Western organisations has used performance appraisal to determine employee compensation, merit pay and other organisational rewards (Armstrong, 2001) where the process can equally facilitate other human resource management functions (Torrington, 1994) as well. Performance appraisal can, for example, provide information on the effectiveness of the organisation's selection and placement programmes, or help identify training and development needs.

Out of different types of performance appraisal techniques that an organization can use Management Frontiers consultants will be using the Management by Objectives (MBO) method where objectives based on standards will be set company across each layer where motivated employees require high level of effectiveness and efficiency to fulfil the expected objectives of the firm.

The main reason for selecting this method is the fact that it is an unbiased method which aligns with HR objectives of the organization with employee's motivational level to improve their effectiveness. Moreover, the Chinese culture is such that the level of turn over rate is high if the appraisal system existing in the organization does not provide the employee with opportunities for further development. It is apparent that within the nature of Chinese culture, appraisee's perception supports to a positive relationship between fairness and satisfaction with the performance appraisal process. That is, the higher an appraisees rates the process as fair, the more satisfied they are with the performance appraisal.

As key factor in China's developing economy, effective workforce provides a strong source of competitive advantage (Barney, 1995). Unfair of treatment of employees can impact on job performance (Vigoda, 2000) and affect employee satisfaction (Taylor et al, 1995), so it is important that satisfaction with performance appraisal systems remains high. The MBO method will align the employee's carrier goals with the organizational goals and would eliminate the problems such as high turn over rate in the Chinese work environment. Therefore HR plans to appraise performance of its employees annually by top management. The results will be used to make bonuses, salary increments promotions and transfer of the employees.

Performance appraisal for the PCN's

The management by objectives (MBO) method is used as performance appraisal of the PCN's as Management Frontiers consultants aims to enhance organizational performance by aligning goals and subordinate objectives throughout the organization. Therefore, employees could gain high level of motivation to increase they capacity to operate effectively while identifying their objectives and time lines for completion of tasks. MBO includes ongoing tracking and feedback in the process to reach objectives. The top management of the organization will determine the overall objectives of the company, and then distribute these objectives to teams and individuals. After that evaluate the performance of how well teams and individuals achieve these objectives.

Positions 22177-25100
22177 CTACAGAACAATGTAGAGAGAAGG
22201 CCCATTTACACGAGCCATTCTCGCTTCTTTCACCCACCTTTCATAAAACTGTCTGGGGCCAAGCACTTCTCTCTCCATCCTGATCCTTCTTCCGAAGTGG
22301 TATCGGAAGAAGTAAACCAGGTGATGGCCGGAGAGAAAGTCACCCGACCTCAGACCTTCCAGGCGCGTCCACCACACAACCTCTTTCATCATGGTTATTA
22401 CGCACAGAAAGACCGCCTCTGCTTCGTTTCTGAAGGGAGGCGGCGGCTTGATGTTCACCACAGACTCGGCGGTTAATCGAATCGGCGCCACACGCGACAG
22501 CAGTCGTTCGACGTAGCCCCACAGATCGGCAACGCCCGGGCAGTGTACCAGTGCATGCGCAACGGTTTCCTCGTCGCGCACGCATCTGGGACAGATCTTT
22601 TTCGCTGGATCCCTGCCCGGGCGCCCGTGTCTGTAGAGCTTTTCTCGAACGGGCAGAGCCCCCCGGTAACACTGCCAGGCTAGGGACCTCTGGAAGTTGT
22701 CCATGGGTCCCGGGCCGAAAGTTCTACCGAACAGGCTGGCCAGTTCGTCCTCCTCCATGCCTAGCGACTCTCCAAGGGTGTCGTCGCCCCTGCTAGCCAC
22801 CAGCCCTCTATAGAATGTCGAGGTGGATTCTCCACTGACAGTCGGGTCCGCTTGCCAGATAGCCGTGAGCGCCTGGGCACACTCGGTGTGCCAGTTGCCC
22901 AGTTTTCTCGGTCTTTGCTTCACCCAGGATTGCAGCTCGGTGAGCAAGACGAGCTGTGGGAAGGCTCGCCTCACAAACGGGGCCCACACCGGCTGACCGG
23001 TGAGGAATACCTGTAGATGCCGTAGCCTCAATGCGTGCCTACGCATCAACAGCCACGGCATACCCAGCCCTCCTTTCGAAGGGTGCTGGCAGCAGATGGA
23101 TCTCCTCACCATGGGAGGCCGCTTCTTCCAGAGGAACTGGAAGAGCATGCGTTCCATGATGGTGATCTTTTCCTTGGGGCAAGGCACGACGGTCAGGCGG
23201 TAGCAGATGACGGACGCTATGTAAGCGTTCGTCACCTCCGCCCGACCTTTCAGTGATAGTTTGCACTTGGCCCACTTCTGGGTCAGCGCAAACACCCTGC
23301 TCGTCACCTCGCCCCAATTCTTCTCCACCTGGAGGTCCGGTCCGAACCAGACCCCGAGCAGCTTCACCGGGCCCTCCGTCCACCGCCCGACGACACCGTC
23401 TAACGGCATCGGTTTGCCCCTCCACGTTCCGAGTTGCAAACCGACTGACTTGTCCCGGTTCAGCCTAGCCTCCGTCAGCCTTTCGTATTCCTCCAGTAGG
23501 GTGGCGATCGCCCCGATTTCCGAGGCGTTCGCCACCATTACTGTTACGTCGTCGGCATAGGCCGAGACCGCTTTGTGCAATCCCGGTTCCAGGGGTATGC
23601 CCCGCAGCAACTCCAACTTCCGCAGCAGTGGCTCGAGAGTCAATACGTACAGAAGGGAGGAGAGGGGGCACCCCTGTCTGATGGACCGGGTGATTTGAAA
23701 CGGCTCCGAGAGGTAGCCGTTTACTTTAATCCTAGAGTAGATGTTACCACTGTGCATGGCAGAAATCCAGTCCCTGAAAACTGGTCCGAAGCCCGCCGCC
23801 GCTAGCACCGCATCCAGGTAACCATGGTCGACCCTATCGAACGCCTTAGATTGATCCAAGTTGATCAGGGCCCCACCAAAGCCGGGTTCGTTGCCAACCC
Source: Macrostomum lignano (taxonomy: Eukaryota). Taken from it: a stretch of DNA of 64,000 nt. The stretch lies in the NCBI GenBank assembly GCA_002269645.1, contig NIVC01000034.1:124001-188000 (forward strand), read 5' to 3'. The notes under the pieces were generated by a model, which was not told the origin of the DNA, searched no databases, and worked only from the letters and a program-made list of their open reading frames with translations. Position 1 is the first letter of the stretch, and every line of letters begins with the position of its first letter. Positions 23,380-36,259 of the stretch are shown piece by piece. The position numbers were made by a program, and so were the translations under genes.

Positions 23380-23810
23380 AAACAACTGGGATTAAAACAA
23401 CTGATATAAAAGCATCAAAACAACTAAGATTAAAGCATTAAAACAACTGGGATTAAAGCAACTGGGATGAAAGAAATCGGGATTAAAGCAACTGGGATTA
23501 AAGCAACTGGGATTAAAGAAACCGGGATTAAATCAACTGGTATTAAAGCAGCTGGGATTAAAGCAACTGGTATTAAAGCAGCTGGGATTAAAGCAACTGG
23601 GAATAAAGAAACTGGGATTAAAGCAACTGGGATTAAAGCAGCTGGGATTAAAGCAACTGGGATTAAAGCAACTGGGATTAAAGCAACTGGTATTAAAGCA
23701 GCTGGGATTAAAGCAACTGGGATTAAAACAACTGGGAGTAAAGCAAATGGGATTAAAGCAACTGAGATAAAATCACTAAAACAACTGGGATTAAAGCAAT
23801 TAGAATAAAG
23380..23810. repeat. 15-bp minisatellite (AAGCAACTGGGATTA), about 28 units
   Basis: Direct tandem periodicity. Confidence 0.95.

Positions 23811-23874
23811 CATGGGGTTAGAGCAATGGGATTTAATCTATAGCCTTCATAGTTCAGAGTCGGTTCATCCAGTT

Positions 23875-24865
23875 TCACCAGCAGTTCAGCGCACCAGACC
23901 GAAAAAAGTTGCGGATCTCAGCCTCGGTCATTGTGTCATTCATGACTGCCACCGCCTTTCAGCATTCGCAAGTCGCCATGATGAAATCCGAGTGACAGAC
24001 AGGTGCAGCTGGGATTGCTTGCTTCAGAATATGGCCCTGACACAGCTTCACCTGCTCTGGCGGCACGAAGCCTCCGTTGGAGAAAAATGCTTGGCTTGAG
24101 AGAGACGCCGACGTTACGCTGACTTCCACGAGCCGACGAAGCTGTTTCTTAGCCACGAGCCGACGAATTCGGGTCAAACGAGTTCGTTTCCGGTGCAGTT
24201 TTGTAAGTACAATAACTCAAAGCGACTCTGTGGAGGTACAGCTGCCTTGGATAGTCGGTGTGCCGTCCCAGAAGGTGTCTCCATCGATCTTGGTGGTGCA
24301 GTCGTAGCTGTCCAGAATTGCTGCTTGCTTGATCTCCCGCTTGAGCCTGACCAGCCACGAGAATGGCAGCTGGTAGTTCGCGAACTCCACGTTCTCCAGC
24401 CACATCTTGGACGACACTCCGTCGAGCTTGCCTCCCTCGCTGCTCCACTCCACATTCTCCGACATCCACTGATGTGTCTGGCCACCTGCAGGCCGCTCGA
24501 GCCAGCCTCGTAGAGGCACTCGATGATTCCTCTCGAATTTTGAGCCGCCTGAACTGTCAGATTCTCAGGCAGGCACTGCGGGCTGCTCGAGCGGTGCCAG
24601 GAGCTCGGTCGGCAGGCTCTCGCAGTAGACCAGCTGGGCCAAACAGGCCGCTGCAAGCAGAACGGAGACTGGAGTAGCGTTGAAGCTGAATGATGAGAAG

Performance appraisal for the HCN's

Cultural dilemmas plays a vital role when appraising the performance for the HCN's, Culture of China is more towards collectivism and high in power distant country. Since performance appraisal process can affect the individual performance the organization will focus their attention more towards MBO to cultivate a equal employee opportunity attitude to enhance cohesiveness among work groups. Regardless PCN's or the HCN's, the feedback from top level is essential to enhance better performance of the firm since Management Frontiers consultants will be appraising the performance by team appraisals and supervisor evaluation. So that employees would know their faults, limitations and improve themselves to overcome their drawbacks.

Reference:

  • Armstrong, M (2001), A Handbook of Human Resource Management Practice, 8th Edition, London, Kogan Page.
  • Barney, J. (1995), Looking Inside for Competitive Advantage, Academy of Management Executive, 9, 49-81.
  • Dowling, P. J., & Welch, D. E. (2004) International human resource management. 4th edition. Thomson Learning.
  • Pickett, L. (2003), Transforming the Annual Fiasco, Industrial and Commercial Training, 35 (6), 237-240, MCB Up Limited.
  • Sy. M. G. (2008). Guide to Employment in China 2008. Law Articles. Retrieved March 24, 2009 from http://www.hg.org
  • Taylor, M.S., Masterson, S.S., Renard, M.K., and Harrison, J.K. and Carroll, S.J. (1995), Due process in performance appraisal: a quasi-experiment in procedural justice, Administrative Science Quarterly, 40 (3), pp. 495-523.
  • Torrington, D. (1994), Human resource management for Southeast Asia. Prentice Hall, New York.
  • Tyson, S., & York, A. (2001), Essentials of Human Resource Management, 4th
  • Edition, Oxford, Jordan Hill.
  • Vigoda, E (2000), Organizational Politics, Job Attitudes, and Work Outcomes: Exploration and Implications for the Public Sector, Journal of Vocational Behavior 57 (3), pp. 326-347.